Morning business round-up: Warning on Greece default

  • Published

What made the business news in Asia and Europe this morning? Here's our daily business round-up:

German and French banks have already agreed in principle to roll over loans to Greece, but the ratings agency said that such a move would trigger a default under its ratings criteria.

Shares in European banks lost ground following the downgrade.

Sales dropped 0.6% compared to the previous month, according to the country's bureau of statistics. Most analysts had expected a gain of 0.3%.

Other figures out on Monday showed that new Austrailian home approvals also fell for a second straight month.

Geologists estimate there are about a 100bn tons of the rare elements in the mud of the Pacific Ocean floor.

Analysts say that if recovering the minerals from the seabed proves commercially viable, Japan could challenge China's dominance in rare earths. China currently produces 97% of the world's rare earth metals.

Media caption,

Biz Heads

The company gained the top spot despite hacking attacks earlier this year that compromised the personal details of 100 million PlayStation users.

Japanese and South Korean consumer electronics brands occupied the top five slots, with Sony trailed by Panasonic, LG, Samsung and Canon.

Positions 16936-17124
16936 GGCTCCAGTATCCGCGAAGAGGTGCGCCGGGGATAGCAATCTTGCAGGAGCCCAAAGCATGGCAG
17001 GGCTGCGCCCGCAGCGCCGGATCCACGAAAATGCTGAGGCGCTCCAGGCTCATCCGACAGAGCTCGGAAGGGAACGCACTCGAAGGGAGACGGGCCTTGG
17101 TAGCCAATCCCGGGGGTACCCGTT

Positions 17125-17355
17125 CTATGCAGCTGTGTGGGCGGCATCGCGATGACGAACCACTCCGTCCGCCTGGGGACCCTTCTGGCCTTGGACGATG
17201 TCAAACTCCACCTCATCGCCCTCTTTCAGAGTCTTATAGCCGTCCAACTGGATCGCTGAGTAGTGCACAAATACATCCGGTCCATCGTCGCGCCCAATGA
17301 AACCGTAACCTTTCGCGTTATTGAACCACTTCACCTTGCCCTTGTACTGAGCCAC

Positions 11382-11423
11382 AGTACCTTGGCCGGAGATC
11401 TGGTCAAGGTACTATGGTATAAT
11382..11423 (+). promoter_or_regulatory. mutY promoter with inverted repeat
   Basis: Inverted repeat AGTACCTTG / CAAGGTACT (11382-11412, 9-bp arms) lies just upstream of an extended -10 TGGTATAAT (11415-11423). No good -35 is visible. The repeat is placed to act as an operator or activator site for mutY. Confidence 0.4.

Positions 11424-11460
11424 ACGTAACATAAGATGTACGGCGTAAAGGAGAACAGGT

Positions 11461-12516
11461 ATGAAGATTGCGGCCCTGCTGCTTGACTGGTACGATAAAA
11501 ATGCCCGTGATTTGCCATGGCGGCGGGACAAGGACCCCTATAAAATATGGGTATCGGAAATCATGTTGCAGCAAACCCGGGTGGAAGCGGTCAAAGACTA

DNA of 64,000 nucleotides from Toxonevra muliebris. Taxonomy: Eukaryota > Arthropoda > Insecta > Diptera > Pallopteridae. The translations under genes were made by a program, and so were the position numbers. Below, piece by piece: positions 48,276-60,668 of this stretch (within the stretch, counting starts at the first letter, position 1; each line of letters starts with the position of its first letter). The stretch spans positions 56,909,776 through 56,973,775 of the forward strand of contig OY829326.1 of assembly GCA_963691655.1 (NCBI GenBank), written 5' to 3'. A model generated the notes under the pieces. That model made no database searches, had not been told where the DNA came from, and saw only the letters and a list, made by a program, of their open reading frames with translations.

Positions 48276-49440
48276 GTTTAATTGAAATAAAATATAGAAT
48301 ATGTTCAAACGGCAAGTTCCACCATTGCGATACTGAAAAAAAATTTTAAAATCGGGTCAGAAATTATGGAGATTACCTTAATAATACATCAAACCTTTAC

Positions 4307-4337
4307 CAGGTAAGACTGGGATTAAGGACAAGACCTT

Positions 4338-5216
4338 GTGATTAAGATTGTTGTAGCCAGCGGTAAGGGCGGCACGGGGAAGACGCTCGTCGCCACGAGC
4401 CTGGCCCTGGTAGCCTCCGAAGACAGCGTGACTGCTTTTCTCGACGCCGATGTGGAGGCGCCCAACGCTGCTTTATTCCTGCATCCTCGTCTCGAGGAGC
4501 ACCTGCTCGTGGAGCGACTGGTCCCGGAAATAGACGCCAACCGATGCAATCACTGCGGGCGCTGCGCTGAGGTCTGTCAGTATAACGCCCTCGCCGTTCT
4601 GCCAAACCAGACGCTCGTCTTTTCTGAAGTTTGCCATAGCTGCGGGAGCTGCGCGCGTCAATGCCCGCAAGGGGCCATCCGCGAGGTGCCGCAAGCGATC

No Chinese brand names cracked the top 100.

Another Japanese firm in the news is Tokyo Electric Power Company (Tepco), shares in which have jumped 20% after chief Cabinet Secretary Yukio Edano said he had no knowledge of any plan to break up the company.

Reports on Sunday suggested the government was in talks with Tepco about a possible break up.

Traders unwinding short positions also contributed to the jump, analysts said.

The low cost carrier's aircraft were grounded in Australia on Saturday by the Civil Aviation Safety Authority (CASA) on safety concerns.

Shares in the company closed down almost 20% as a result, while shares in competitors Virgin Australia and Qantas rose.

Our Business Daily podcast today looks at who really benefits from the latest Greek bail-out - the country itself or the banks that lent it money in the first place?

Around the BBC